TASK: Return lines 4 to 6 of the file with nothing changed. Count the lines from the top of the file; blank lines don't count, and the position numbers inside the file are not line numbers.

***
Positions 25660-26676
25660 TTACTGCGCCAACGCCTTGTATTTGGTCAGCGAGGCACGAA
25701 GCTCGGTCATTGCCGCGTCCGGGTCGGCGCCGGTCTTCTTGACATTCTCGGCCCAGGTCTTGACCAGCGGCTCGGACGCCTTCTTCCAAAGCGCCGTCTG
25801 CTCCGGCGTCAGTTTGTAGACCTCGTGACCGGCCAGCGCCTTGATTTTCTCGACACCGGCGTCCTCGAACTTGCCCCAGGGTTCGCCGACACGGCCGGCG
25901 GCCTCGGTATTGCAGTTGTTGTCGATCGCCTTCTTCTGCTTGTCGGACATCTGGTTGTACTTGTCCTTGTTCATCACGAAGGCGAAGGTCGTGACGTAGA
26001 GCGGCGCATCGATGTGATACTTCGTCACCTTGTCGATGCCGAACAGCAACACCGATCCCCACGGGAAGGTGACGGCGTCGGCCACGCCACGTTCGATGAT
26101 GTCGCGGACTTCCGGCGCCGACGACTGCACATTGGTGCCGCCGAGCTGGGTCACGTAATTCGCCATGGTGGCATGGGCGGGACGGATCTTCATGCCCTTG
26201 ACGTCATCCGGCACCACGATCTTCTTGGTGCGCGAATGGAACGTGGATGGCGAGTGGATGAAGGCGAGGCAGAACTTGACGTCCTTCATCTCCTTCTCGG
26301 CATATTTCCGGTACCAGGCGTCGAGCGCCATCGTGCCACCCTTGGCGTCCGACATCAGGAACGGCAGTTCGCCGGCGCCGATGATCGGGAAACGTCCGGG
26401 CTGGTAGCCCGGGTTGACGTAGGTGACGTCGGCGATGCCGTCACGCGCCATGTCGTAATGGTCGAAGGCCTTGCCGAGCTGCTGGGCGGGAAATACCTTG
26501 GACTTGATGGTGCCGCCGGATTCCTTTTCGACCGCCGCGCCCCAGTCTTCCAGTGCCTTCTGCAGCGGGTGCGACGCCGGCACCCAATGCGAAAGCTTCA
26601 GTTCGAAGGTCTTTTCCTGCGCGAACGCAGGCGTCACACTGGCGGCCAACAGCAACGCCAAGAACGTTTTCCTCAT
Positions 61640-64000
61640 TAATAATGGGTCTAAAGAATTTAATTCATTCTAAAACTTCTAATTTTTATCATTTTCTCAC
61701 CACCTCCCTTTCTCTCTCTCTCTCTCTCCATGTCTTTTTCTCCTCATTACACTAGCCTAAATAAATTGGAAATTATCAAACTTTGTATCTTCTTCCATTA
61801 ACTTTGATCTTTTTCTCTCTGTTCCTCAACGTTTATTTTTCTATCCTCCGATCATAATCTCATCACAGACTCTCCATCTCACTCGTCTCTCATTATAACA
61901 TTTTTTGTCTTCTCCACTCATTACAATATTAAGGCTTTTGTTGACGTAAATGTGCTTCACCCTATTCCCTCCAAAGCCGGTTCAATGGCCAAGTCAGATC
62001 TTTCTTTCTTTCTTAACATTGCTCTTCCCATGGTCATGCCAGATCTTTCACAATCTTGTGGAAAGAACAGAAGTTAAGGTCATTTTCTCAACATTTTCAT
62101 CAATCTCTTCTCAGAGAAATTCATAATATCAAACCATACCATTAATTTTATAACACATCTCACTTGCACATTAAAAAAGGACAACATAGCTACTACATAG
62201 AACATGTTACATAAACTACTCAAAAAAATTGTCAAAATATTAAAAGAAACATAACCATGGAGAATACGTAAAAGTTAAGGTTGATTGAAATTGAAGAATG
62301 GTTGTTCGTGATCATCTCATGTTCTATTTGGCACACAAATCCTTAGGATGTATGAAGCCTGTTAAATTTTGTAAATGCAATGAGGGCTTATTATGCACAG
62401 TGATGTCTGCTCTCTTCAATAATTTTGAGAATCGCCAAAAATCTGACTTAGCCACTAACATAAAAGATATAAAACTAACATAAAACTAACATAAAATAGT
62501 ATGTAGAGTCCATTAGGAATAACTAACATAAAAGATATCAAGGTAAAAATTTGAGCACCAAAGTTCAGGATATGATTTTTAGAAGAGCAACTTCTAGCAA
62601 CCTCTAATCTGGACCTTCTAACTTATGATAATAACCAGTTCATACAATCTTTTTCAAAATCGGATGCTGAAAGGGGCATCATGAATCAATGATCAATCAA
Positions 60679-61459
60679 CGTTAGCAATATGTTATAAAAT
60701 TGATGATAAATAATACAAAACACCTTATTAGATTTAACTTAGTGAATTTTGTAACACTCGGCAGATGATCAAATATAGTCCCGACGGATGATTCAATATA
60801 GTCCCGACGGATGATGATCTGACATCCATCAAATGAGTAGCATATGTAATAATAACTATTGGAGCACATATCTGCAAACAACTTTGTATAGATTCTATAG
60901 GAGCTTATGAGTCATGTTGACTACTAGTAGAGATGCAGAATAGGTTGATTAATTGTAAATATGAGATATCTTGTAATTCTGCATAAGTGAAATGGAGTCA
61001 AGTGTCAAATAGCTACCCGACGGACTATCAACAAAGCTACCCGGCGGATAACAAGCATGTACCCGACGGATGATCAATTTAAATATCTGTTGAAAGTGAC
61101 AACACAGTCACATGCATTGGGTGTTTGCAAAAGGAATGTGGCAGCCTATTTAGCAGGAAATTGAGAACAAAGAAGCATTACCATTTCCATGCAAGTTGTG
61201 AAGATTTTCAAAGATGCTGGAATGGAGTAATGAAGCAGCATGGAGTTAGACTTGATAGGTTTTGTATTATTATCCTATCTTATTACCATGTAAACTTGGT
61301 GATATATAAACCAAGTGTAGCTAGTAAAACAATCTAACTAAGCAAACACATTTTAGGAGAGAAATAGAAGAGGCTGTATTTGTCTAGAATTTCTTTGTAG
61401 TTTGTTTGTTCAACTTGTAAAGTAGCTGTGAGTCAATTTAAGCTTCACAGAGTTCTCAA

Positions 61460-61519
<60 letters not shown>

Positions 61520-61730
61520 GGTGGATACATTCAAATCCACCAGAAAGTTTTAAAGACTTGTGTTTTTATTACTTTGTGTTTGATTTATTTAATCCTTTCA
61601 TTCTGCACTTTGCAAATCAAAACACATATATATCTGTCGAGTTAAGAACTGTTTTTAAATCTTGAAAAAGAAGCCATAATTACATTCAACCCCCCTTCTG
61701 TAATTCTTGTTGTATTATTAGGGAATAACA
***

25801 CTCCGGCGTCAGTTTGTAGACCTCGTGACCGGCCAGCGCCTTGATTTTCTCGACACCGGCGTCCTCGAACTTGCCCCAGGGTTCGCCGACACGGCCGGCG
25901 GCCTCGGTATTGCAGTTGTTGTCGATCGCCTTCTTCTGCTTGTCGGACATCTGGTTGTACTTGTCCTTGTTCATCACGAAGGCGAAGGTCGTGACGTAGA
26001 GCGGCGCATCGATGTGATACTTCGTCACCTTGTCGATGCCGAACAGCAACACCGATCCCCACGGGAAGGTGACGGCGTCGGCCACGCCACGTTCGATGAT